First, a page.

LONDON (Reuters) - The new London Bullion Market Association (LBMA) Gold Price went live for the first time on Friday, with Goldman Sachs and UBS joining the four members of the now defunct gold “fix” in setting its electronic replacement.
Goldman and UBS joined Barclays, HSBC, Bank of Nova Scotia and Societe Generale to set the new benchmark gold price, administered by ICE Benchmark Administration, at 1030 GMT on March 20.
The first LBMA Gold Price was set at $1,171.75 an ounce, after five rounds of an auction to strike a balance between bids and offers.
“The London gold fixing was eclipsed today,” Ross Norman, chief executive of Sharps Pixley, said. “The key question is, will users have the necessary confidence in the number? My gut feeling is that, with six participants, yes is the answer.”
ICE Benchmark Administration (IBA) was named by the LBMA in February as the new gold price benchmark operator. From Friday, it will provide the price platform and methodology as well as the overall administration and governance for the LBMA Gold Price.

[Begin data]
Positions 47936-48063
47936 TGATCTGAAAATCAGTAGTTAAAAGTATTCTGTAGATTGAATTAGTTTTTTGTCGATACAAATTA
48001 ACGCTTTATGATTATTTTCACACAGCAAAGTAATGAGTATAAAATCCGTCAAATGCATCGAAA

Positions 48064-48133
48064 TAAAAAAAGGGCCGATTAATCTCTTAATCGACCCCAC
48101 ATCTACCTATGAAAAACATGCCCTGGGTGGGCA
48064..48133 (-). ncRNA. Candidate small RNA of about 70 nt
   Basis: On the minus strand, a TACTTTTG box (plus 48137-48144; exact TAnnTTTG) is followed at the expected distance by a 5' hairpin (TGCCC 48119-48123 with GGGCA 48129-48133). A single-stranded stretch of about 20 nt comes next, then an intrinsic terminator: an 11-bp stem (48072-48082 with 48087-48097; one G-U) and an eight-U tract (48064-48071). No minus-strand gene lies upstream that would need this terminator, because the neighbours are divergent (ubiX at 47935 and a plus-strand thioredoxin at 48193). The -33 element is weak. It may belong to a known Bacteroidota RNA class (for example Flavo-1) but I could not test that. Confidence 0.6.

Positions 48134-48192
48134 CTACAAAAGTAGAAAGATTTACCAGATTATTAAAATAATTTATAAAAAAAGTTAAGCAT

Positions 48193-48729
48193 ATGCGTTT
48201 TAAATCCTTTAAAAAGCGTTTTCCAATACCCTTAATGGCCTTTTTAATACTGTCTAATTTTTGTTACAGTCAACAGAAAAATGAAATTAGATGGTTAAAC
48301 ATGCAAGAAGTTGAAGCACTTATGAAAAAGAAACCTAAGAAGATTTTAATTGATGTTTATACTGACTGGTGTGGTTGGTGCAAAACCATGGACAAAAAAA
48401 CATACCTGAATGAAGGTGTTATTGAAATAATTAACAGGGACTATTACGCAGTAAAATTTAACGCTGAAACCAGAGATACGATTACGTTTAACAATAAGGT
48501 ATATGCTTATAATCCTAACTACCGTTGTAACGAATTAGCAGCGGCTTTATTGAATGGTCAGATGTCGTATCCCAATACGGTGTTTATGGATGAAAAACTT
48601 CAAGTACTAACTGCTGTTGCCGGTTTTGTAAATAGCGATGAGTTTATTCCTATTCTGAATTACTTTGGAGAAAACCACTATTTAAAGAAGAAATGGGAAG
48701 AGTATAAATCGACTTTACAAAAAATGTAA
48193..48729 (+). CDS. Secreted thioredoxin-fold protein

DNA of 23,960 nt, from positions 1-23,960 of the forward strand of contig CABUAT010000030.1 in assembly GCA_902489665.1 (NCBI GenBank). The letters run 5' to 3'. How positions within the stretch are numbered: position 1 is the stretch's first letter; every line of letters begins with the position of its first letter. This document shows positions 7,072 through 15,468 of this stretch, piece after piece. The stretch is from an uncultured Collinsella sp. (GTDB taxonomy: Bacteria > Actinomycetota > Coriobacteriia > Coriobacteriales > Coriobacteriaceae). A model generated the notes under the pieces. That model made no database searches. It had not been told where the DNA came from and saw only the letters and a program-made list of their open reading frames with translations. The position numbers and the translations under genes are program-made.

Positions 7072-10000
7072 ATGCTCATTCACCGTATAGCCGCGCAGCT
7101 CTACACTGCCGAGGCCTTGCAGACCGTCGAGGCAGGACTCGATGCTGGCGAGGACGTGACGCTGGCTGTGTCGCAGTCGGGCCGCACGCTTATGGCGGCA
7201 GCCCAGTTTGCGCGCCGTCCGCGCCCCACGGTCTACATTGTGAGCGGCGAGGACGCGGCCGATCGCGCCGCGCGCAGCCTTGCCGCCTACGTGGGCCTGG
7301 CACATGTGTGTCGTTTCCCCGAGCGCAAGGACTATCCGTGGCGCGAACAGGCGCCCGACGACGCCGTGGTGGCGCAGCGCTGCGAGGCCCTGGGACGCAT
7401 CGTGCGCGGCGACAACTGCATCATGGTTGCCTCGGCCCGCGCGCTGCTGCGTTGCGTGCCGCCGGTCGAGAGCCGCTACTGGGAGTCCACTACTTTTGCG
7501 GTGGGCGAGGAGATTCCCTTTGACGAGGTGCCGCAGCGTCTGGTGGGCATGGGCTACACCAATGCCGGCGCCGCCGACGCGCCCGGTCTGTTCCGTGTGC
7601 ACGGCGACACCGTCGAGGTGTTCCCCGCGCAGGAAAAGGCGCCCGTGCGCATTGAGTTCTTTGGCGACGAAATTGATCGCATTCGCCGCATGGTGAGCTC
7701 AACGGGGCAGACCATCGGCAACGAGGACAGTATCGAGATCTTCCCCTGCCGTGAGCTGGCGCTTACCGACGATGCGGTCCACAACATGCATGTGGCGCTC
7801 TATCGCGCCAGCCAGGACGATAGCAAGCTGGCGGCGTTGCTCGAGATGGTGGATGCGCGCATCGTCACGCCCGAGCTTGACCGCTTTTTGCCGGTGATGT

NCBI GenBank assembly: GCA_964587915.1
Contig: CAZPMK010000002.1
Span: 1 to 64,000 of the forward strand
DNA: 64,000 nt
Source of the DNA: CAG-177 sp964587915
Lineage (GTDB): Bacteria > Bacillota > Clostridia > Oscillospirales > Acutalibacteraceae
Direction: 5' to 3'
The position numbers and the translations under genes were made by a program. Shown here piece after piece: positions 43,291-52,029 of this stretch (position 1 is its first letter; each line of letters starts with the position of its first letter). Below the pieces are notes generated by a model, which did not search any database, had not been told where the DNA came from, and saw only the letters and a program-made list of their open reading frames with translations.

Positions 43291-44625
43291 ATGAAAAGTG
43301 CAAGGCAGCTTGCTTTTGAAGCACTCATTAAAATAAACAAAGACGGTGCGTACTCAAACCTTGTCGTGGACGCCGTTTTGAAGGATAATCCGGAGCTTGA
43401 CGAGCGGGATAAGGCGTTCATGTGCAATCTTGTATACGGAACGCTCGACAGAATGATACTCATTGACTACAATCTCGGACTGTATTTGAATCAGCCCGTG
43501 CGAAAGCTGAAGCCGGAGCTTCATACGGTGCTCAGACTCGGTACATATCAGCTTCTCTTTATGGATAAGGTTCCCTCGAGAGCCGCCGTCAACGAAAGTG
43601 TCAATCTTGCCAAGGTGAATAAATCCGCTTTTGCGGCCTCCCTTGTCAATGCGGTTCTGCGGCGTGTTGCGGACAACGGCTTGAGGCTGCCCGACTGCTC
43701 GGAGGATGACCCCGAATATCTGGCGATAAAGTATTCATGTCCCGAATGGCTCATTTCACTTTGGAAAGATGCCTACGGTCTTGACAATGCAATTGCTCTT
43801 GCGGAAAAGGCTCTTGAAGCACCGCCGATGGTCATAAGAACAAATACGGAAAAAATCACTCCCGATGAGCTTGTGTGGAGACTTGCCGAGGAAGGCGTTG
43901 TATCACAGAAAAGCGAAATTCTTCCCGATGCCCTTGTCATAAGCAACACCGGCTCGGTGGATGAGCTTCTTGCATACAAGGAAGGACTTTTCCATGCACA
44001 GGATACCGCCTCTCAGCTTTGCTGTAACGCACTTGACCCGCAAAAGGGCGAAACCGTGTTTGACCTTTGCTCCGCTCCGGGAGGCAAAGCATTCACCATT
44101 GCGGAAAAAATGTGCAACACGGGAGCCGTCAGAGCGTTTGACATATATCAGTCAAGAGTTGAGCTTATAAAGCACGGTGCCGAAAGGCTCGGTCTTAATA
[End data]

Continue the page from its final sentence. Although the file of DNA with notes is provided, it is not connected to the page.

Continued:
“It’s a natural progression to go down the route of an electronic, transparent mechanism,” said Matthew Keen, formerly a director for gold fixings at Deutsche Bank, now at Jeffries Bache.
The London gold fix, set twice a day since 1919, most recently by conference call, was widely used by producers, consumers and investors to trade and value the metal.
Along with the silver, platinum and palladium fixes, it came under increased scrutiny in the wake of a scandal in financial markets over rigging of interest rate and foreign exchange benchmarks, most notably Libor.
Deutsche Bank gave up its seat at the fix early last year after failing to find a buyer for it. Representatives from the four remaining banks involved in the process later said they too would no longer take part.
Three exchanges now run price benchmarks for gold, silver, platinum and palladium. The London Metal Exchange has produced a price for platinum and palladium since December, while the Chicago Mercantile Exchange, jointly with Thomson Reuters, administers the silver benchmark.
Those in the wider market say the new processes for setting precious metals benchmarks has not led to much of a change in the way they operate.
“The new auctions haven’t really changed the way people execute business,” one precious metals trader said. “For us, as long as there’s some form of pricing mechanism, we’re happy.”
Reporting by Jan Harvey and Clara Denina; Editing by Veronica Brown and David Evans